Exercise and Sleep
Exercise may be the key to achieving the uninterrupted sleep your mind and body dream about. Studies have shown that regular physical activity not only helps you sleep sounder and longer, but also can make you feel more awake and engaged during the day. The following suggestions may help turn your active day into a restful night:
If It Feels Good Do It
One of the best activities to promote good sleep is a cardiovascular workout that keeps your heart rate up and your muscles pumping continuously for at least 20 minutes. Running, swimming, cycling, or dancing are all popular cardio workouts that can be both fun and effective. And while there are plenty of options to choose from, make equally sure that you pick an exercise schedule that works for you.
Picking the Right Time for Exercise
Vigorous physical activity within two hours of your bedtime can make it harder to fall asleep. Exercise stimulates your heart, brain, and muscles, and it raises your body temperature—and these reactions can make it more difficult to fall asleep. Schedule your exercise earlier in the day when it will provide the greatest benefit without interfering with a good night’s rest.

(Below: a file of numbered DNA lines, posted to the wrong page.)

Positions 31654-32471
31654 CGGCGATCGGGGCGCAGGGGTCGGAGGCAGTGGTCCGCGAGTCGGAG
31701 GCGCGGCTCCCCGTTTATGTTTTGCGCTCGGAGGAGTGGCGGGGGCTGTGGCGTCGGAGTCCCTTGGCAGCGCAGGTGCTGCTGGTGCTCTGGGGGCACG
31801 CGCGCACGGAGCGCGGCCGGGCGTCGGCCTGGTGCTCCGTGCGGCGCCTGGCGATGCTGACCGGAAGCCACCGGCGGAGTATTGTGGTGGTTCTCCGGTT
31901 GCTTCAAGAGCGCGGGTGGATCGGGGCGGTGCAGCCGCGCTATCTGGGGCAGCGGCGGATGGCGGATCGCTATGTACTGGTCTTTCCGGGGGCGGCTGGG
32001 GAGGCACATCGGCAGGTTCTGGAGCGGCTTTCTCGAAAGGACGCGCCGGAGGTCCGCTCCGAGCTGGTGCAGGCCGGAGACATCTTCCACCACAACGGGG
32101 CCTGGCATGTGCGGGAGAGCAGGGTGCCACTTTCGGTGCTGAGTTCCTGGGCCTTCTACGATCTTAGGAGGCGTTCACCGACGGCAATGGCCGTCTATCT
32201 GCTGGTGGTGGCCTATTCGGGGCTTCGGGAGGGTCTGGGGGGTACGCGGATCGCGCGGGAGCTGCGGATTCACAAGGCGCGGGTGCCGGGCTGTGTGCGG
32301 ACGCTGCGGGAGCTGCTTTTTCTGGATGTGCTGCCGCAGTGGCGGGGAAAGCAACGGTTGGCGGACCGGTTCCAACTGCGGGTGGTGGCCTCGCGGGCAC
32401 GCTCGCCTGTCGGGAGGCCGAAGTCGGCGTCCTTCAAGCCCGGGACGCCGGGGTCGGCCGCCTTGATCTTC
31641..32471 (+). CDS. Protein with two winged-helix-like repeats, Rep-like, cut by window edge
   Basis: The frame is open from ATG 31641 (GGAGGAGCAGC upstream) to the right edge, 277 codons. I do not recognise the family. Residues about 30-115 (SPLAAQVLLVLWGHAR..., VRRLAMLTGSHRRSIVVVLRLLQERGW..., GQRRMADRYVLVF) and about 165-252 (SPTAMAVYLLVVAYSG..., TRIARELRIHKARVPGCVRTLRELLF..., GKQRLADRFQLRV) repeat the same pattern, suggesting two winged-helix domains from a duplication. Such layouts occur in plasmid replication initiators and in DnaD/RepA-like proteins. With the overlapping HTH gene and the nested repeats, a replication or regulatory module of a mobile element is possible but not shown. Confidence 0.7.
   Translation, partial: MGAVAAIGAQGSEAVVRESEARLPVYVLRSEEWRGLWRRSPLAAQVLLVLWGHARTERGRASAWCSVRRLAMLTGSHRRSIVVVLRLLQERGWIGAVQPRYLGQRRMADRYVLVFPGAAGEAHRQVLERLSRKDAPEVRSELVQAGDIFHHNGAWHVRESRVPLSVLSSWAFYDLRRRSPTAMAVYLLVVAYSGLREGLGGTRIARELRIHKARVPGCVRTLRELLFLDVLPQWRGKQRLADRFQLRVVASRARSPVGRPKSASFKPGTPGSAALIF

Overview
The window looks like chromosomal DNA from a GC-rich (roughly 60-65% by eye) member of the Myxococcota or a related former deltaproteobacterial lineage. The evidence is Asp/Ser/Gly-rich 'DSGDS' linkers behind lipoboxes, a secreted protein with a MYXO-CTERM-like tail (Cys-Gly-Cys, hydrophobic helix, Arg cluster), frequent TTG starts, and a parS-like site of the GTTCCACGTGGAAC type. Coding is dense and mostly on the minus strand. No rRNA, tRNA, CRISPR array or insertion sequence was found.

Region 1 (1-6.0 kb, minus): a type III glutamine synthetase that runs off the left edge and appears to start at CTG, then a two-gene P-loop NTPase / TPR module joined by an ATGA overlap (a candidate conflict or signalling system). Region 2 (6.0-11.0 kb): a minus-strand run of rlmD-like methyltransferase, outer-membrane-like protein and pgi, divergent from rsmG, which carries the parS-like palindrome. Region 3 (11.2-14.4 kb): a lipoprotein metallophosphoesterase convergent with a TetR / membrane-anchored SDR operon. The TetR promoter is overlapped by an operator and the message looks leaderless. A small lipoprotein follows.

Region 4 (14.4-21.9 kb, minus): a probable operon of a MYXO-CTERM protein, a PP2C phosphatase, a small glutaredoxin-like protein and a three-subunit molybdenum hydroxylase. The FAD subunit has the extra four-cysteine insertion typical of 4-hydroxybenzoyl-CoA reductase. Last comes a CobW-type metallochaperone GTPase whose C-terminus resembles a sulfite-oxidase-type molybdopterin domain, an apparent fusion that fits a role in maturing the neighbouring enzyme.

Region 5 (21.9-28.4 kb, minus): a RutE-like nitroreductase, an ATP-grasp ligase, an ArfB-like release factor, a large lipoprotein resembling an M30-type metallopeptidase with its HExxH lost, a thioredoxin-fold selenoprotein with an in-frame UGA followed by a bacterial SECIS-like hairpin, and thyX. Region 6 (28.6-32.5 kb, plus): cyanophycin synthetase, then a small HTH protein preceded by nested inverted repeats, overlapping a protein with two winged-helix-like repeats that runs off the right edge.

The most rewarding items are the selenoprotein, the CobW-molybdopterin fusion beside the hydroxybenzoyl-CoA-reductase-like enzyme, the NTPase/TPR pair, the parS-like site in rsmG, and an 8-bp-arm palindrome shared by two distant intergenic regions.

Sports are a fun way to stay in shape, and help people of all ages maintain and improve the health of their lungs and heart. The health benefits of playing sports also extends beyond cardiorespiratory, and also may help to release stress and tension which can contribute to a bad night’s sleep. Unfortunately, if you get hurt or sidelined due to an injury, pain and inflammation can keep you from sleeping.
If pain from a sports or exercise injury is keeping you awake at night, there are a number of treatments available depending on the severity of the injury. Physical therapy may be an option in more severe cases and a doctor should be consulted, in other cases, try a non-prescription pain relief product that helps you sleep. Consider tracking your sleep habits in a sleep journal if pain persists, as this simple tool can record valuable information about your quality of sleep and how many hours you log each night.